Croatian PM told to "leave Hungarians and Serbs alone"
Hungarian Foreign Minister Peter Szijjarto says the governments of Serbia and Hungary never had an agreement about the direction of movement of refugees.Source: Tanjug
Szijjarto in this way responded to allegations made by Croatian Prime Minister Zoran Milanovic that the Belgrade and Budapest had a deal to send refugees from third countries to Croatia. Speaking for Tanjug, Szijjarto also sent a message to Milanovic "to leave Serbs and Hungarians alone and conduct his election campaign inside Croatia."
"I understand that the election campaign is already under way in Croatia, so I have only one request for the Croatian prime minister, and that is to leave us alone. Both Serbs and Hungarians, on this issue," said the Hungarian minister.
In addition, the Hungarian minister, who is also in charge of trade, said that "we are not going to vote in Croatian elections and we don't need to be convinced of anything, let him conduct his election campaign within Croatia's borders."
Asked whether the accusations voiced by Milanovic were true, Szijjarto said that Hungarians "never had consultations about the direction in which migrants would go from Serbia."
"We never had an agreement with the government of Serbia about the route for migrants. Or about anything related to Croatia. Why would we do that? When we meet with members of the Serbian government and Prime Minister Aleksandar Vucic, we talk about our cooperation and not about Croatia," said Szijjarto.
He pointed out that the ultimatum that Croatia presented to Serbian authorities - that they would not open border crossings (to trucks) unless Belgrade started sending migrants to Hungary - was "absolutely against European values, solidarity and behavior."
Asked "whether Croatia could be penalized by the EU because of this," he replied:
"They are not behaving in accordance with EU rules, with the Dublin regulation. Croatia is also not registering migrants who enter its territory, and does not act in accordance with international conventions according to which the EU should treat migrants. They are simply delivering them to Hungary."
Szijjarto remarked he was "now waiting for the election campaign in Croatia to end."
"I hope that then the emotional level will be lower, and that after the election the next prime minister will occupy himself with Croats, not with Hungary," said the Hungarian minister.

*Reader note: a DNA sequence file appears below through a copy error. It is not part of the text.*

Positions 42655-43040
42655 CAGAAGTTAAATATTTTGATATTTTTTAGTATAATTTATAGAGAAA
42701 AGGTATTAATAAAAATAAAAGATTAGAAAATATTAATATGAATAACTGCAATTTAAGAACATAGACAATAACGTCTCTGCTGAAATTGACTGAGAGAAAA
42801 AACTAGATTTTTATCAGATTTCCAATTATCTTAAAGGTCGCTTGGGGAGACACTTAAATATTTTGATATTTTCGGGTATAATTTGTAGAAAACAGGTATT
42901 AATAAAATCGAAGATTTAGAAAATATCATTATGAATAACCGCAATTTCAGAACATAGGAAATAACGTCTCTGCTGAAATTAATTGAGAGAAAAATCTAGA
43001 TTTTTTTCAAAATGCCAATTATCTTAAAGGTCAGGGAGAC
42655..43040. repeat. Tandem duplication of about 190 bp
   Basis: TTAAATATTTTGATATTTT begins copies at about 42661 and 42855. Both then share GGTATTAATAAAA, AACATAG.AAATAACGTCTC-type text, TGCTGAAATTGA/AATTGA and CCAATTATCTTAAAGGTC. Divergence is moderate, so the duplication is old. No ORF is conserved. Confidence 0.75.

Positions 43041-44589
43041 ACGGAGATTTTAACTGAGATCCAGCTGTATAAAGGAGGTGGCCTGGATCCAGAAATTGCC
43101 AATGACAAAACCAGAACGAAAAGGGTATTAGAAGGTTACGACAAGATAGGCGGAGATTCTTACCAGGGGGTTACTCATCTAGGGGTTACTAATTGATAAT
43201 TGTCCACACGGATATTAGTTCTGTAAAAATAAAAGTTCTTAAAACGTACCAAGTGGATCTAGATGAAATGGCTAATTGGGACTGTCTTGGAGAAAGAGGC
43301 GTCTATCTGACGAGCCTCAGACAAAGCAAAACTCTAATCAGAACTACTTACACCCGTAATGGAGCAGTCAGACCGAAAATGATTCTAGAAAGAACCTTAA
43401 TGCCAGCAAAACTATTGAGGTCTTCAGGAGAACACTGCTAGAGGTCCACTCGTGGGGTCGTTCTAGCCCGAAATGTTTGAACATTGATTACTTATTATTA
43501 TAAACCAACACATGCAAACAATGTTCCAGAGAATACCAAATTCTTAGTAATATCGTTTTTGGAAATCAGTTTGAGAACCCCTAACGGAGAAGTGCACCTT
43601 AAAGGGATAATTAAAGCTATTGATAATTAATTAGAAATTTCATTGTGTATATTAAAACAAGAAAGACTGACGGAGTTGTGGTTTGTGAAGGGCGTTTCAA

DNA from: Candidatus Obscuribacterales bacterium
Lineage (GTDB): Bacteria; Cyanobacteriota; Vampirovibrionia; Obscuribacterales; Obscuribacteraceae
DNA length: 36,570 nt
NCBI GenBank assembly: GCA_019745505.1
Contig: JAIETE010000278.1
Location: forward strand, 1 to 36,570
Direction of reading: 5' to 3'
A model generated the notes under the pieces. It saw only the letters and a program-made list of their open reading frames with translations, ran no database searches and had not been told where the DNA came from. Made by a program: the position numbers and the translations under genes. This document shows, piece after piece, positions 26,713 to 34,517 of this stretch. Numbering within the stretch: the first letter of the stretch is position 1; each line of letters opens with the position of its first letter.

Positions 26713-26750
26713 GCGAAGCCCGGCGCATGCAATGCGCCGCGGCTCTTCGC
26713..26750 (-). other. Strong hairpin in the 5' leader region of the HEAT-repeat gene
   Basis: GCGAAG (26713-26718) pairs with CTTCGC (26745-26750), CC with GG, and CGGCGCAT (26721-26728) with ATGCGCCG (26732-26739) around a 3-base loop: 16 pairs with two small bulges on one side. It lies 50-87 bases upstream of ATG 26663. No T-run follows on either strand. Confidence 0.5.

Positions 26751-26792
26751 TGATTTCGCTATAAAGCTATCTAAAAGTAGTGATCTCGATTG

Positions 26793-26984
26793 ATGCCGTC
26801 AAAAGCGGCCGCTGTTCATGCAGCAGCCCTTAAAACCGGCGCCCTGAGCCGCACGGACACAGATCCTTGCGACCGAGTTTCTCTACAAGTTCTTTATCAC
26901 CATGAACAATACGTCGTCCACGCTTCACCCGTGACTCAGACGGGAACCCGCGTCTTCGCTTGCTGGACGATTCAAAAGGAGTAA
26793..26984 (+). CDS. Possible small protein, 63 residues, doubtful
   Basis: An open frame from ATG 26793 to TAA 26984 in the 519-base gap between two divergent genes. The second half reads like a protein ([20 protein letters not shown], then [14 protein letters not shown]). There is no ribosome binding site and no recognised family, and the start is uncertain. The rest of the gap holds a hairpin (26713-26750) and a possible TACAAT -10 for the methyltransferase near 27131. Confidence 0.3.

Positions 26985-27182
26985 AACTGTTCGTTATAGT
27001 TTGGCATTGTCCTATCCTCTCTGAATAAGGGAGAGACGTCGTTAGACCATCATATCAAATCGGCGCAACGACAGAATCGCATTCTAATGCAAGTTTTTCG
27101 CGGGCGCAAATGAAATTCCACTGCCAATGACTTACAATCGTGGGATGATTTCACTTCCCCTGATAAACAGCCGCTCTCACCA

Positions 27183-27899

Szijjarto noted that although a few weeks ago he described political relations between Hungary and Croatia as good, he now believes he was "too optimistic at the time."
"We should be strategic partners, because we helped Croatia a lot in joining the EU, and this is not appropriate behavior. We should have a much better relationship when we take into account the economy, trade, but this very low level of political relations will, unfortunately, also harm other forms of cooperation," he said.
According to Szijjarto, Milanovic's criticism of Hungary was unfair. "If he (Milanovic) had not spent time last weak complaining about Hungary, maybe his system for treatment of migrants would not have collapsed in 24 hours," remarked the Hungarian official.
"He (Milanovic) complained that we do not treat migrants well and that our system is not operational. And it took 24 hours to become evident that they cannot comply with EU regulations on this issue. And then he demonstratively announced he will not comply with EU rules and will send to Hungary groups of 1,000-2,000-3,000 people with no prior notice that would at least give us time to prepare. It is not European behavior," Szijjarto said, and added:
"On the other hand, we have never had such good and efficient relations with Serbia as we do now. And we have worked a lot to achieve it. Our two prime ministers made a special effort, the two ministers of foreign affairs as well."
He pointed out it was now important to note that due to the migrant problem and the situation on the border Serbia and Hungary could easily have ended up in a political conflict, but because their relations are very good that did not happen.
"There was no political conflict between Hungary and Serbia. Now you can see there is a political conflict between Croatia and Hungary, the Romanian prime minister has been mentioning us, but there are no negative comments from the Serbian side, and the opposite is true," the minister said.
He stressed that Hungarian Prime Minister Viktor Orban intervened in the European Council praising the efforts of Serbia, and that Hungary wanted that included in the text of the conclusions - "but unfortunately no such decision was taken."
"And regardless of the fact it's not in the text, it is a fact and what Serbia is doing must be respected," Szijjarto said.